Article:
Back in the day, removing embedded contaminants like bug guts, bird shit, tree sap, and road grime from a car’s exterior meant throwing a splash of turpentine on a shop rag, and hoping for the best.
If your toil paid-off, you were left with a relatively clean automobile, and a shit-ton of spider web surface scratches to go with it. Since automotive detailing clay bars, towels, and mitts were still decades away from being invented, removing paint impurities was a risky endeavor back in ye olden times.
Flip forward five decades or more, and detailing clay is everywhere. Yet despite its commonality, there’s still a lot of confusion surrounding automotive clay.
Here at AvalonKing we feel that it’s high time that someone set the record straight about automotive clay, and explain what it is, how it works, all that it requires, and why it matters so damn much.
There’s a reason why we we adamantly encourage every vehicle owner to first clay their automobile prior to applying a layer of Armor Shield IX, regardless of what condition it may be in.
So sit back, grab a beverage, and listen up, because properly clay barring your car can mean the difference between clean and protected, and faded and flaking.
What is a Clay Bar?
Clay Bars Are NOT Made From Clay
Contrary to its namesake, clay bars are not really made out of clay. Instead, they are made from a blend of man-made materials like polymer rubber and synthetic resins. Much like molding clay, this stuff is extremely elastic and absorbent, allowing it to be stretched or molded as needed in order to better contour to whatever surface requires claying.
Clay is One Contaminant Removing Badass
It is this ability to be molded that gives clay bars in particular a unique advantage, as they can be formed to fit within tight crevices. Regardless as to whether it’s a tightly rolled door seam or a completely flat quarter panel, the ability to snag microscopic contaminants makes automotive clay bars a must-have detailing tool.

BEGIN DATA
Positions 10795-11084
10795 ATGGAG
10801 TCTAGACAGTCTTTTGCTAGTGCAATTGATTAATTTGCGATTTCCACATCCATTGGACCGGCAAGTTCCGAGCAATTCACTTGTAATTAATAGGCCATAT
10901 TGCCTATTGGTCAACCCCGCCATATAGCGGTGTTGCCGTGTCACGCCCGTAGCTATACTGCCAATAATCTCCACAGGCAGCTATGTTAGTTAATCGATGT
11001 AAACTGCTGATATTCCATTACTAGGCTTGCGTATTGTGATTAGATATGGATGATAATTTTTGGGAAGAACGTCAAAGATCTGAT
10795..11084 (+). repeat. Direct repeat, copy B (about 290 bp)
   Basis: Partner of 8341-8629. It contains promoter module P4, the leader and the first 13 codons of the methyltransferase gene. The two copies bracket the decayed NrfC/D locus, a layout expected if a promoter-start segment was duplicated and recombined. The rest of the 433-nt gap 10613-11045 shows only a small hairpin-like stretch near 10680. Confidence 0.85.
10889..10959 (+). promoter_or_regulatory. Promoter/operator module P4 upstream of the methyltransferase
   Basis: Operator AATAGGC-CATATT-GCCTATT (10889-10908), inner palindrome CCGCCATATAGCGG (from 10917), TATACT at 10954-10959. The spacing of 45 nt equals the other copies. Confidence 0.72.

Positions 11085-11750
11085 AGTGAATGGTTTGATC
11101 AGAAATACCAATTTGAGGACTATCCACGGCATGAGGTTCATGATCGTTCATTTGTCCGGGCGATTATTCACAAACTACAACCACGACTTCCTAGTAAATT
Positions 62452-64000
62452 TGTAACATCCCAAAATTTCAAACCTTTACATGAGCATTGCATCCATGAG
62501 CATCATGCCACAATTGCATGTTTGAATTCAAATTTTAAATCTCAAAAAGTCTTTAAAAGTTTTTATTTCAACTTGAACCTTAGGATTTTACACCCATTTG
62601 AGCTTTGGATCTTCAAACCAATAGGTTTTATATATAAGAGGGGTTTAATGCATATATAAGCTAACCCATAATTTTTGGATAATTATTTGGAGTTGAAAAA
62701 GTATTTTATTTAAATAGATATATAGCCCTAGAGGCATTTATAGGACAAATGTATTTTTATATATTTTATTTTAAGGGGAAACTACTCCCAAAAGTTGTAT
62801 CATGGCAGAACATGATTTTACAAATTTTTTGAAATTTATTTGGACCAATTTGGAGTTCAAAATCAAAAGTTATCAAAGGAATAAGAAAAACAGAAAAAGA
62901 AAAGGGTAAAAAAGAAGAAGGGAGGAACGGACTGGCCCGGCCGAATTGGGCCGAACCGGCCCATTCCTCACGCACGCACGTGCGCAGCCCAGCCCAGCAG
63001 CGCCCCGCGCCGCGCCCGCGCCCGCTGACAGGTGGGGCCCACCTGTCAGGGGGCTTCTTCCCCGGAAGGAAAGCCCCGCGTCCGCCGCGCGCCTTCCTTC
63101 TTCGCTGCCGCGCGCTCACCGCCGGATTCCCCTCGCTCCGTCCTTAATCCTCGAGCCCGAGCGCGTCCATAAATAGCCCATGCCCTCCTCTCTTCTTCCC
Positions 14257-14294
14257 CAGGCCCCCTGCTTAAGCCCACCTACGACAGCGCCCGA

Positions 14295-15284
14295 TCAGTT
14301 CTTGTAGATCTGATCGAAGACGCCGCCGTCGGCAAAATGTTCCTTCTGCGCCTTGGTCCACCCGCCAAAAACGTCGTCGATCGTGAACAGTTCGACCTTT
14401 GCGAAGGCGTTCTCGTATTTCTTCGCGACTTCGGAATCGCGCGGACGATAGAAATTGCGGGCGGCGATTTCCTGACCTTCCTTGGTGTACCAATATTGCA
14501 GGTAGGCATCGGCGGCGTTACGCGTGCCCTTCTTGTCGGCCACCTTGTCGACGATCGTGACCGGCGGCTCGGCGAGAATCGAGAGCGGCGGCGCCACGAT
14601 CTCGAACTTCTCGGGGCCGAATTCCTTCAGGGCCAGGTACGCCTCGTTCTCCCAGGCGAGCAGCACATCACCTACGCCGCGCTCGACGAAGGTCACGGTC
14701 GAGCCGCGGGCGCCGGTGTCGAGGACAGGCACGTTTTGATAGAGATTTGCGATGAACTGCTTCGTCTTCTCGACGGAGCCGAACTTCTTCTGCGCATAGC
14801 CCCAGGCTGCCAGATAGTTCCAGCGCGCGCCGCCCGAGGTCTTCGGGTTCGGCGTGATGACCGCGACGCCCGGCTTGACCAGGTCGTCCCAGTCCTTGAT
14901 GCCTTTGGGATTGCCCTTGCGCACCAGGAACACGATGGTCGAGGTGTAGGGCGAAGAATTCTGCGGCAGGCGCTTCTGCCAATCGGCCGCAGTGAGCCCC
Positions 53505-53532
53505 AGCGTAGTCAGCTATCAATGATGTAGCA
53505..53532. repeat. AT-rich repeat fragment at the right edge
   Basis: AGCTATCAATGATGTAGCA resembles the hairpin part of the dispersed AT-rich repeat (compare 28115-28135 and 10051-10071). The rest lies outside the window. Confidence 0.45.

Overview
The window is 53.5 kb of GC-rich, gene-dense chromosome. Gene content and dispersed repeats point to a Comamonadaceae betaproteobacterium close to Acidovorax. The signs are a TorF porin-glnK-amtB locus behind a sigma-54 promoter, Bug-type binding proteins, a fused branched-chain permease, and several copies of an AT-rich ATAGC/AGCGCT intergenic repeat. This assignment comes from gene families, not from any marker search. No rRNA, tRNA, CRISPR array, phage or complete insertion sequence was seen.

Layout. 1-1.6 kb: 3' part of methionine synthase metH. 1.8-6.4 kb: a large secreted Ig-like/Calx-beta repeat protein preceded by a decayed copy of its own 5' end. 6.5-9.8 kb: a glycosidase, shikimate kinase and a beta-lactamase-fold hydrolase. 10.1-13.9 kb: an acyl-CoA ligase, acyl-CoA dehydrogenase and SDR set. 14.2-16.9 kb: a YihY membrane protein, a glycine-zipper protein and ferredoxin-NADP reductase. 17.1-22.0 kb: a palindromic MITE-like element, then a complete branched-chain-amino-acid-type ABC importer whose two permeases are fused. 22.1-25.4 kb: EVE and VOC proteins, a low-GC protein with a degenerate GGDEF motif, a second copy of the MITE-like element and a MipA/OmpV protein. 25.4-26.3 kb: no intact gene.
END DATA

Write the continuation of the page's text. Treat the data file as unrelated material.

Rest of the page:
The Different Grades of Auto Detailing Clay
Now it’s worth noting that not all clay bars are created equal. A quick online search will reveal a multitude of strength grades and styles, all being offered by different companies. Generally speaking, most clay products come lumped into two categories, each containing its own benefits.
Soft/gentle grades of clay bar are designed to remove mild surface contamination. These products are generally reserved for light debris removal and routine maintenance. Milder clay bars are also ideal for removing things like pollen build-up, dust, contaminated rain, and hard water deposits.
Rougher/harder grades of automotive detailing clay are reserved for removing deeply embedded or stickier debris. This grade of clay is ideal for prepping a surface prep prior to paint or the installation of paint protection product.
The problem with harder automotive clay materials is that they tend to be quite abrasive, and when used improperly, can strip-away clear coat and even damage paint. So unless you are familiar with advanced detailing best practices, it’s generally best to let the pros handle hard clay bar applications.
Quick Tip: While many auto detailing product brands offer a proprietary spin on clay spray lubrication, many DIY enthusiasts create their own custom clay lube solution. In order to create your own clay lube, just add a sizable dose of low-pH car wash shampoo, and then carefully dilute it down with clean water until it becomes just watery enough that it can be applied via the use of a spray bottle.
A Little Clay Bar History Lesson
The Early Days of Clay
Earlier variants of today’s automotive clay products were created when a Japanese scientist by the name of Tadao Kodate began tinkering with resin encapsulated abrasives. However, it took quite a few years before Kodate-san had something that could be marketed and sold.
With the help of pneumatic tool inventor and auto detailing guru, Dennis Dehn, the entire world eventually gained access to the benefits of Kodate-san’s automotive clay in 1993. Kodate-san’s creation has since sold millions of units, paving the way for countless copycat companies and products.
Today, Kodate-san serves as the acting CEO at JoyBond, a clay bar company based in Saitama that only offers two products: A “Blue Clay” for minor decontamination scenarios, and a “Red Clay” for lifting things like paint overspray and deeply embedded brake dust.
Quick Nerd Note: To this day, JoyBond retains its claim of being “…the original manufacturer of Cleaning Clay bar for automotive detailing.”
Modern Day Clay Bar Variants